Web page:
As far as writing with Eliot goes, it’s nothing new to us. We’ve been writing together for maybe five years now. (Hunter Quaid was the first thing we did way back in Dark Horse Presents #24, then some Archer and Armstrong stuff) and we’ve figured out a decent way to go about it. We decided a long time ago that we were going to (try to) separate our friendship from our work, that we were never going to sacrifice the quality of the book just to spare someone’s feelings. So yeah, we argue and scream at each other to the point where our wives will say, “Do you guys hate each other?” and we absolutely don’t. At the end of the day, we’re both trying to make the best product and story possible. We scream and argue but then when it’s over we laugh and talk about Buffy.

And if I may: Eliot is a genius. The sheer amount of great ideas that pour out of his head is staggering. Like trying to fill a glass from a waterfall. And the dude is a powerhouse of seemingly never-ending energy and passion for everything he does. I know he’ll eclipse me and everyone else very soon and I’ll have to get in line for his autograph. But for now, I couldn’t be happier, and more proud, to be doing this book with him.

DF: Any current or future projects you would like to discuss?

Eliot: Yes! I am working on a book called The Doorman with artist Kendall Goode and writer Daniel Kibblesmith (The Late Show with Stephen Colbert). Also I am working on two pitches right now with artist Rashad Doucet (Alabaster Shadows from Oni Press) and Christian DiBari (Hoax Hunters from Heavy Metal).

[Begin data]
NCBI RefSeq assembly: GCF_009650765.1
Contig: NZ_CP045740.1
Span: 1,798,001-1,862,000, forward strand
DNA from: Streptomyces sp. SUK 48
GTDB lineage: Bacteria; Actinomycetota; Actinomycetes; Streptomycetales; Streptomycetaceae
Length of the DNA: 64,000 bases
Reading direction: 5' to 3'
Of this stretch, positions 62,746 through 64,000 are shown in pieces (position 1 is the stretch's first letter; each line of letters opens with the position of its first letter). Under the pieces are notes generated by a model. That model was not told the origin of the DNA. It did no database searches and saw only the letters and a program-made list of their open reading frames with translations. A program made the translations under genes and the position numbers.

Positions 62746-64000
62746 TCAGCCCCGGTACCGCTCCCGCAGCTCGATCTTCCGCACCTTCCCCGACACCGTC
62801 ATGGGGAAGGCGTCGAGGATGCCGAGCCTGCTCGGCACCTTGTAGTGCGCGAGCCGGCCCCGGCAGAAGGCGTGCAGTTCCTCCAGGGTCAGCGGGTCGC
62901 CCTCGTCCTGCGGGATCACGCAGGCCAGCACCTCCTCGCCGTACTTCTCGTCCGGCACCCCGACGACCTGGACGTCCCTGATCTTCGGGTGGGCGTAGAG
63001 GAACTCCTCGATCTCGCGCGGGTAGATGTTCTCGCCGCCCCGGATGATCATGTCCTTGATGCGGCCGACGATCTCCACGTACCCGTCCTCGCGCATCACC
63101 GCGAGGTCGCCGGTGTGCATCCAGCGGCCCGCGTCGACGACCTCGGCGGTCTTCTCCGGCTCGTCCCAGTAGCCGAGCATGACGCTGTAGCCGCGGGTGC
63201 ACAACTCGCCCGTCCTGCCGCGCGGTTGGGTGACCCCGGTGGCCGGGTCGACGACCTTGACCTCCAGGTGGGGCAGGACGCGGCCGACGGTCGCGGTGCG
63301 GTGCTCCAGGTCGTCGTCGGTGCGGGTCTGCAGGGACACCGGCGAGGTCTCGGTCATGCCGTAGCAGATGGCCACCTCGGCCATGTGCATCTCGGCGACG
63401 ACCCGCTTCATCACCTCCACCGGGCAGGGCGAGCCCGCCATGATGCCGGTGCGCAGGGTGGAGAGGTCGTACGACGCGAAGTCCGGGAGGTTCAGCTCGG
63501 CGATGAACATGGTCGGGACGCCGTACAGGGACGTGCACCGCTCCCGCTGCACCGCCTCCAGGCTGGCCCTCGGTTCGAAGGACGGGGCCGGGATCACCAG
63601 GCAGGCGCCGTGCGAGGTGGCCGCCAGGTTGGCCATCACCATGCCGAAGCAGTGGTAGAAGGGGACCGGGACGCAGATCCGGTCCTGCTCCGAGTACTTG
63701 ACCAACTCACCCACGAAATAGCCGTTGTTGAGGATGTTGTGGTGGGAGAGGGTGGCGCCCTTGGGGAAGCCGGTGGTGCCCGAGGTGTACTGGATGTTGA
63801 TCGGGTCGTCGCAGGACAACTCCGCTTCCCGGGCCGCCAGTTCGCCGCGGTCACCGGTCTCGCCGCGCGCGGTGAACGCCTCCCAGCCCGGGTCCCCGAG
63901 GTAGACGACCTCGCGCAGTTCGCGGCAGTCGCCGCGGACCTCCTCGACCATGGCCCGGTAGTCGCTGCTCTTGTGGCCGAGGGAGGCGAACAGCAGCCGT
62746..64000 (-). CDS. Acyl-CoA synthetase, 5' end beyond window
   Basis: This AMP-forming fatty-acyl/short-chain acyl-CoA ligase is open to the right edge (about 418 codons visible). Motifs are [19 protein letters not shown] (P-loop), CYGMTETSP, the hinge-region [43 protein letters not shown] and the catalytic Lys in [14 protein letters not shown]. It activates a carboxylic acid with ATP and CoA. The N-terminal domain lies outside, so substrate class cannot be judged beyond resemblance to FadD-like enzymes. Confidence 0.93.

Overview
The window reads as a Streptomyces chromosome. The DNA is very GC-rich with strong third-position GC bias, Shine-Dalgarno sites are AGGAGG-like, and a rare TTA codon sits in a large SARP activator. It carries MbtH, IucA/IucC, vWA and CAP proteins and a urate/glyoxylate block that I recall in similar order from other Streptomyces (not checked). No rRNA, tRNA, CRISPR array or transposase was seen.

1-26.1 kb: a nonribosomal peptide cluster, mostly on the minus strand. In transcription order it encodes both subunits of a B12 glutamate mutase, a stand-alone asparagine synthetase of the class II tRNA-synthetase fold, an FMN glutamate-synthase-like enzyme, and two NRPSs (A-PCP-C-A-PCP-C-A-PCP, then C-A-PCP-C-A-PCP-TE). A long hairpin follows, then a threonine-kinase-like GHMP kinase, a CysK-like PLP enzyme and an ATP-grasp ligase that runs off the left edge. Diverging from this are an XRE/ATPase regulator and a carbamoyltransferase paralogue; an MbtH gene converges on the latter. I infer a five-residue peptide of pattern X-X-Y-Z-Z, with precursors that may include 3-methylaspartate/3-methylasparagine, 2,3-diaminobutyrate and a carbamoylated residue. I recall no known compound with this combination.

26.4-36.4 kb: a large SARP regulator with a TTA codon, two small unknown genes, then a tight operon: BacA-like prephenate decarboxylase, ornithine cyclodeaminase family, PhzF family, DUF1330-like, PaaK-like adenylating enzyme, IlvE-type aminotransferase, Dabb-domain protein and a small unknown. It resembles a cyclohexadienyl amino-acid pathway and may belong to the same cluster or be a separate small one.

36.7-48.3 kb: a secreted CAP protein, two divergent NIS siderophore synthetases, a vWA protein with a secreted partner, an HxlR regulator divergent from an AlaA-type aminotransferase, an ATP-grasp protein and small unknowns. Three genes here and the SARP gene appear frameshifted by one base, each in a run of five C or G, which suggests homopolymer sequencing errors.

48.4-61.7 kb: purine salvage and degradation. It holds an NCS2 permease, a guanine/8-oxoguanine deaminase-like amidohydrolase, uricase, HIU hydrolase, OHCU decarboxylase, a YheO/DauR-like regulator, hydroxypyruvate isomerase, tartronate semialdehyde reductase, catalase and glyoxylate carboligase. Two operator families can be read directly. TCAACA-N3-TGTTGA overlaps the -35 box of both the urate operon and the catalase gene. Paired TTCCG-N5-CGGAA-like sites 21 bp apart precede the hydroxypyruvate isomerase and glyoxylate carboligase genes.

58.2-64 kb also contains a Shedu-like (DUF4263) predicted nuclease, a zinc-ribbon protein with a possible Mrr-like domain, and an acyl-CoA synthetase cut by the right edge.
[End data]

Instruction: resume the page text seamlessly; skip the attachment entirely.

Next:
Donny: Yeah! Dylan Burnett and I are putting this crazy space vampire book out later this year called INTERCEPTOR! It’s so much fun. I have a few other announcements coming later this year that I can’t talk about except to say that everyone should go read KARNAK from Warren Ellis and Gerardo Zaffino this October from Marvel. That Zaffino fella is an insane talent and someone to keep your eye on! (wink!) Also, Eliot and I are GOING ON TOUR! Check this out and see if there’s a comic shop near you and come on down for an evening of comedy and trivia and games and fun! http://www.darkhorse.com/Blog/2116/dark-horse-presents-evening-paybacks-tour-2015

Dynamic Forces would like to thank Donny Cates & Eliot Rahal for taking time out of their busy schedules to answer our questions. The Paybacks #1 is in stores now!


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Updated: 11/25/20 @ 3:17 pm